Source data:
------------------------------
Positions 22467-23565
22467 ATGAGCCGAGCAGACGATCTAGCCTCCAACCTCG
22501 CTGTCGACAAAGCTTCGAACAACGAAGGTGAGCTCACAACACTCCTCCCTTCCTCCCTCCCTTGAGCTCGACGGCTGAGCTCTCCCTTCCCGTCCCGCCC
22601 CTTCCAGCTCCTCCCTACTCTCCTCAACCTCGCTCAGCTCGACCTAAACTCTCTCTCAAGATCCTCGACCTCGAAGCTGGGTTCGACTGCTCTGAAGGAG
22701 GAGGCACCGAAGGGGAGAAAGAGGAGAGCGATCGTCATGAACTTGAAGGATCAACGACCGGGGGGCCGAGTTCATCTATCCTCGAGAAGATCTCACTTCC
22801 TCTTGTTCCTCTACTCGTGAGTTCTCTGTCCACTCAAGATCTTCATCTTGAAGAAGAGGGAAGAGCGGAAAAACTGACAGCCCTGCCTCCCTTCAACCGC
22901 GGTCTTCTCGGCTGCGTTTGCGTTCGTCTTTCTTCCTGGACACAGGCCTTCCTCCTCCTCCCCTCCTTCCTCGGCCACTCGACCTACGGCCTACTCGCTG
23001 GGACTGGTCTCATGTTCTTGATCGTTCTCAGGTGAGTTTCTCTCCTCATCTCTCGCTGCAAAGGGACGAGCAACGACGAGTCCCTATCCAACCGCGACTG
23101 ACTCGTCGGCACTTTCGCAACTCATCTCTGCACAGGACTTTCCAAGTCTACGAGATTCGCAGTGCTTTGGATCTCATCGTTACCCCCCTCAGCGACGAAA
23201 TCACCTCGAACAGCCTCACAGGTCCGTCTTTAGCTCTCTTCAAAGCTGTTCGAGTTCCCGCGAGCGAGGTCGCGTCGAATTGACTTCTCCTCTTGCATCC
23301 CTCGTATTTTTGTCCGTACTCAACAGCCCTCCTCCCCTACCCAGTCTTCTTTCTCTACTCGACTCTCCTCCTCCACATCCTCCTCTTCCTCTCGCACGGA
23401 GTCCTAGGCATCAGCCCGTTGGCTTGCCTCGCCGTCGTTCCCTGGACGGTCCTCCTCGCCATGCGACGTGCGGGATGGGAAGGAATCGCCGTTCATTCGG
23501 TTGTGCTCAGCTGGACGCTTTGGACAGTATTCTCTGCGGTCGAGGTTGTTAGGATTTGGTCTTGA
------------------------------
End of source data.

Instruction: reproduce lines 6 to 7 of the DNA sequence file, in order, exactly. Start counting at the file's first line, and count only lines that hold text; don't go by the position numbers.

22801 TCTTGTTCCTCTACTCGTGAGTTCTCTGTCCACTCAAGATCTTCATCTTGAAGAAGAGGGAAGAGCGGAAAAACTGACAGCCCTGCCTCCCTTCAACCGC
22901 GGTCTTCTCGGCTGCGTTTGCGTTCGTCTTTCTTCCTGGACACAGGCCTTCCTCCTCCTCCCCTCCTTCCTCGGCCACTCGACCTACGGCCTACTCGCTG